Cycling above the Clouds

Riding the Andes by Bicycle

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Inch by inch, Lady Patagonia raises her skirts

I hadn’t really read ahead about the treks I could do from El Chaltén. In fact, my original plan was simply to relax and do nothing. But as soon as I got there it became very clear that the thing you HAD to do as the bare minimum was two walks up to ‘miradors’ (view points) to see Mount Fitz Roy and the valley behind it.

I only had one pair of shoes with me – my cycling shoes, complete with metal cleats in the base – and a pair of flip flops – so am not exactly kitted out for trekking, but I figured for a couple of short walks I should be fine.

Sometimes the Patagonian weather leaves much to the imagination…!

Would I get to see any more??

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Things that go whoosh in the night

We made it to the Argentinian customs on the north side of Lago del Desierto. It was pouring with rain and we hastily dropped the bikes and hurried into the small office to get our passports stamped and take cover. The jolly border official told us that we’d made it in time to catch the second ferry crossing all within the same day if we wanted.

Given the cold and rain outside, we figured that an hour or so sitting inside a closed boat whilst we dried off and warmed up a little would be no bad thing. Having said that, there ended up being no heating inside, and by the time we’d sat inside in wet clothes for the crossing, my face had turned white and my lips were blue.

We could see many small glaciers hanging from the mountains on both sides (we were now within the Parque de los Glaciares in Patagonia), but in a near-hypothermic state, I wasn’t too interested in opening the window to try and make them out through the descending mist.

We unloaded the bikes at the southern dock, by which time it was about 7.30pm. The Italians decided they wanted to ride the remaining 35km down the gravel road to El Chalten to get a roof over their heads. Rosanna and I were more of the mindset of pitching our tents and warming up as quickly as possible. But then we had a bit of luck.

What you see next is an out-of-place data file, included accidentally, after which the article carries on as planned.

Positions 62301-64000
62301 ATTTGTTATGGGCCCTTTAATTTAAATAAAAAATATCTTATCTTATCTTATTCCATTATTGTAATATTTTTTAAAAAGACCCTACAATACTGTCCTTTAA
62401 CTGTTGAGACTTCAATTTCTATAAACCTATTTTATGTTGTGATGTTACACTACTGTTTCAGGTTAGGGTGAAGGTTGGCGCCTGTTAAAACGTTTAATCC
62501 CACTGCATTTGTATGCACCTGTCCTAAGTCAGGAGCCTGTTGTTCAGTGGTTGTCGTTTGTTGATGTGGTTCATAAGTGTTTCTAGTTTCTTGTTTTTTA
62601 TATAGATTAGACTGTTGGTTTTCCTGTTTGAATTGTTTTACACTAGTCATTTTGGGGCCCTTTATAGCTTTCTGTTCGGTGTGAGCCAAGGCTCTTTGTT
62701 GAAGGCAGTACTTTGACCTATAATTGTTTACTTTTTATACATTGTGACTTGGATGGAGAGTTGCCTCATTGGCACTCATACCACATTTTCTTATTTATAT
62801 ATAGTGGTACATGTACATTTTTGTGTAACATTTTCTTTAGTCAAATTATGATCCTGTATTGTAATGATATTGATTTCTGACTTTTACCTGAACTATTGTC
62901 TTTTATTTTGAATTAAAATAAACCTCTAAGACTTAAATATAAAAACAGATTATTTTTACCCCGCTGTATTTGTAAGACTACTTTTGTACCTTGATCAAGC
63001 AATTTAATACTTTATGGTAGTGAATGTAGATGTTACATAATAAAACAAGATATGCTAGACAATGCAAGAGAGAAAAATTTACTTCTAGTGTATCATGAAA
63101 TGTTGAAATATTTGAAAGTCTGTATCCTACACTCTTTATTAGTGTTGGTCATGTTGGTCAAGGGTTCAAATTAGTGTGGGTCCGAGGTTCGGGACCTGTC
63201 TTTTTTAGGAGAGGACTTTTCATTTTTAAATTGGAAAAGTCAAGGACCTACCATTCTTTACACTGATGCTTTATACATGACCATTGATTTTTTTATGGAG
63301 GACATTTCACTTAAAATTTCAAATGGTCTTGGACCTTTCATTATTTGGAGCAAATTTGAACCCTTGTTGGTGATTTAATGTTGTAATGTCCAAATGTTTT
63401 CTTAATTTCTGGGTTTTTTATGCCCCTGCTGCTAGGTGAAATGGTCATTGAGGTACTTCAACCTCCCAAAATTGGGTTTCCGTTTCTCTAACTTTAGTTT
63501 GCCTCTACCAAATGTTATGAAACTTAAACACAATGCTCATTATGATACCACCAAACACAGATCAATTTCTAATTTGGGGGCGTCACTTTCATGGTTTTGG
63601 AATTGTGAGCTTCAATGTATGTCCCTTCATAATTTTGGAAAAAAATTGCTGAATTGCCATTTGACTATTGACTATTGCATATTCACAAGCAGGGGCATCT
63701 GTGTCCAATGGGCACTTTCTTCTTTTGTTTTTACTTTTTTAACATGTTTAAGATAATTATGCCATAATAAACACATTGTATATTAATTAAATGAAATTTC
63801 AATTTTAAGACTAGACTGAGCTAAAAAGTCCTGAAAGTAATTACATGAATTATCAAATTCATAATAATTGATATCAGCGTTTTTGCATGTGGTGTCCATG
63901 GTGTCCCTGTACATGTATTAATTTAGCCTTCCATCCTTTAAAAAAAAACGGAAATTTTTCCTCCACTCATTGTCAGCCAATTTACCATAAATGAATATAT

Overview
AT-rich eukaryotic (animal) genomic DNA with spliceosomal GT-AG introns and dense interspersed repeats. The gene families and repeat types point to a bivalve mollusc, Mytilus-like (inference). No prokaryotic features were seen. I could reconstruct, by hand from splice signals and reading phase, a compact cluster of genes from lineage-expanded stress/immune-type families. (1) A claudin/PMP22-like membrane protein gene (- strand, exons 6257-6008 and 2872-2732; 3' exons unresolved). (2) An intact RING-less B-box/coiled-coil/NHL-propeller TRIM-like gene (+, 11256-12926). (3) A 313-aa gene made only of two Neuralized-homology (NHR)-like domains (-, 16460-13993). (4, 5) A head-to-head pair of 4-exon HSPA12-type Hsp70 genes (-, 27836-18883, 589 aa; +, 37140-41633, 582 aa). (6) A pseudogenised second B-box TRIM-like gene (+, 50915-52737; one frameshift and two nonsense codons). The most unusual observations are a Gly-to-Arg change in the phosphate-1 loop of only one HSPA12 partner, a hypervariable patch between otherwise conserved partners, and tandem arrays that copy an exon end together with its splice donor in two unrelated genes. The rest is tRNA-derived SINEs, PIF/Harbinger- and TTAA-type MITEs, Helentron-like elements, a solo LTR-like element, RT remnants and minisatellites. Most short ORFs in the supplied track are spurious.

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A border crossing unlike any other!

After an anxious 3-day wait in Villa O’Higgins, we were finally told by the boat’s captain that tomorrow the wind would be light enough for us to cross the lake in his small boat, to reach Candelario Mancilla 55km away. From there we’d make the infamous 20km border crossing from Chile to Argentina, where we’d then arrive at the northern shore of Lago Del Desierto to take a second boat and then ride the final 37km ride to reach El Chalten. The whole thing should take 2 days. Continue reading

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Reaching the end of the Carretera Austral

I set out from Caleta Tortel on a rainy day, not looking forward to having to retrace my tracks up the 26km of punishing gravel surface that I’d ridden up a couple of days before. Ironically though the rain seemed to help, highlighting the really bumpy bits and washboard sections with puddles, and holding the powdery surface together with the wet. I was feeling pretty happy when I got back to the junction and rejoined the Carretera Austral to make my way on the slower climb up and over the hill towards Puerto Yungay. From there I’d take a short ferry ride across to Rio Bravo. I was aiming for the 6pm boat, with time to spare (apparently there was a small kiosk with good empanadas at Puerto Yungay, and a pretty church). I’d heard I’d then be able to sleep in the refugio at the landing point of Rio Bravo on the other side.

It was still raining but the road over the hill was deserted and atmospheric in the mist.

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An unintended adventure

I didn’t take that many photos heading further south as the Ruta de la Madera was all within forests. I reached the town of Angol – the administrative centre of the region – and found a place to stay for the night. It was an odd town. This wasn’t on the tourist trail so the accommodation and eating options were a bit bleak and even though the town was surprisingly large, it was pretty characterless. Maybe it’s just because the sun wasn’t shining but I was glad to be moving on the next morning.

I’d reached the point where I’d need to start cycling inland and to cross the Ruta 5 (a motorway which runs much of the length of Chile, connecting north and south) to get to the ‘Los Lagos’ (The Lakes) region and eventually meet with my parents. I saw there was an option to ride down the busy Ruta 182 to get there, a single lane road with lots of lorries and no hard shoulder, or I could veer off onto what looked like it should be a pretty and undulating gravel road, winding past farms and small villages. The gravel section was only 35km so I thought it would be good practice in advance of reaching the Carretera Austral later on.

View from the top of one of the hills on the gravel back road, which I would later find out was not quite what it seemed…

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